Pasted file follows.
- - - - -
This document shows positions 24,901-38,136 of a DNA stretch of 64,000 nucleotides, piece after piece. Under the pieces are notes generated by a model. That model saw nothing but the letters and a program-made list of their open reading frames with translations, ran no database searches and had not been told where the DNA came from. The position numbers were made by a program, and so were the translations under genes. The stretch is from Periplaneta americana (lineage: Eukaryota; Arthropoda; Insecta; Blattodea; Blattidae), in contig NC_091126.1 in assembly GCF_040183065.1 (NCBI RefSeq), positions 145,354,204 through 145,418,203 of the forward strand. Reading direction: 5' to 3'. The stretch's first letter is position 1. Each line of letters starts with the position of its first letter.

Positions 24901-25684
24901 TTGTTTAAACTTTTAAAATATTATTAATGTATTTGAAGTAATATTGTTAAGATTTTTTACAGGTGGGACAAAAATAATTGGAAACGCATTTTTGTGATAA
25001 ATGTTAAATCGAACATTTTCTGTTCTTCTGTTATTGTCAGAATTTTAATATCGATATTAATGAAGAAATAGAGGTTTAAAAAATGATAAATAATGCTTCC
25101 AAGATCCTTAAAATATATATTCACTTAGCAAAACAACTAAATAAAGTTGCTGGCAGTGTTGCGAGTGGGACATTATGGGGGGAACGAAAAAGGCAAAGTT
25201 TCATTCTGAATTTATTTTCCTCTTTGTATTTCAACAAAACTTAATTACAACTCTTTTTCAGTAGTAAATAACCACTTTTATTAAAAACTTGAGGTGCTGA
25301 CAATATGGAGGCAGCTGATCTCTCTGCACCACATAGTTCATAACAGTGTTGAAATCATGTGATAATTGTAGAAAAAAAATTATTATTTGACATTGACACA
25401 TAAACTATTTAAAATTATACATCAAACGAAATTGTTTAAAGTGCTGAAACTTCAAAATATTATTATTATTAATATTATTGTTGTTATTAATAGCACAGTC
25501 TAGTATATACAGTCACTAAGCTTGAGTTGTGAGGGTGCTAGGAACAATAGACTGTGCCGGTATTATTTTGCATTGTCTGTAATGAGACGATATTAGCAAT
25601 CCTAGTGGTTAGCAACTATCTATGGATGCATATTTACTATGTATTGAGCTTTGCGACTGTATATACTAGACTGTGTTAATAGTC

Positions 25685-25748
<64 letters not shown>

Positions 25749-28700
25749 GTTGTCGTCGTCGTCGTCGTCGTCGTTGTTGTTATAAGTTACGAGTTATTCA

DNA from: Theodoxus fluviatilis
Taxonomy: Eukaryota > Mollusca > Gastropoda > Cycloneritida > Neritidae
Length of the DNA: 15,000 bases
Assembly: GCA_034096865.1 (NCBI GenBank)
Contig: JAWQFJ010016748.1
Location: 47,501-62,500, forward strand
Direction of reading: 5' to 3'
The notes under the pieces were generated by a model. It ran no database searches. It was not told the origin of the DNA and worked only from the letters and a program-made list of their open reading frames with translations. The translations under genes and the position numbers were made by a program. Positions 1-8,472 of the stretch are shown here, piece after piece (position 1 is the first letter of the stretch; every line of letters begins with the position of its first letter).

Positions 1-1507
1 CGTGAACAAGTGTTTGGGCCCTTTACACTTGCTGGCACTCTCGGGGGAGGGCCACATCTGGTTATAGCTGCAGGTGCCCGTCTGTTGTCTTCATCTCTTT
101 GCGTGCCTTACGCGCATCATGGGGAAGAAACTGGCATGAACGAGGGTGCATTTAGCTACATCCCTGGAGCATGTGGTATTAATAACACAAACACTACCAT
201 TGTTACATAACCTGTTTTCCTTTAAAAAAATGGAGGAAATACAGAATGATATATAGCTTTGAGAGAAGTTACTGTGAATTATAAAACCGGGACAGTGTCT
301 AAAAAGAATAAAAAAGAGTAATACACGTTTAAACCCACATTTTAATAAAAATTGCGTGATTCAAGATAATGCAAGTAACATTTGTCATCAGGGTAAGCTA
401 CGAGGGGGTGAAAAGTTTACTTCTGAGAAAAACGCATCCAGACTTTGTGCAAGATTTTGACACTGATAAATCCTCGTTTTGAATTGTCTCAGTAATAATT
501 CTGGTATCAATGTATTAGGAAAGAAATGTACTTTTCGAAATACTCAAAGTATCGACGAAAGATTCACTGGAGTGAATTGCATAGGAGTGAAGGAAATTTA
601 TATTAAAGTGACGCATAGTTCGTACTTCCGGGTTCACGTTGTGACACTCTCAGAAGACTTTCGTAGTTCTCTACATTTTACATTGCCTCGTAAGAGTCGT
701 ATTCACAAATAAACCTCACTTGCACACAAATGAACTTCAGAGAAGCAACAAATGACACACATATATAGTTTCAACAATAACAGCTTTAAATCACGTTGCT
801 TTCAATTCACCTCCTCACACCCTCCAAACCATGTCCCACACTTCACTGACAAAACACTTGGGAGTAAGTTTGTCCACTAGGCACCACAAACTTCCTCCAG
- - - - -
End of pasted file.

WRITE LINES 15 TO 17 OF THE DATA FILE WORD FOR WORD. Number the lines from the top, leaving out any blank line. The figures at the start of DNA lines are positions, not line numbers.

DNA from: Theodoxus fluviatilis
Taxonomy: Eukaryota > Mollusca > Gastropoda > Cycloneritida > Neritidae
Length of the DNA: 15,000 bases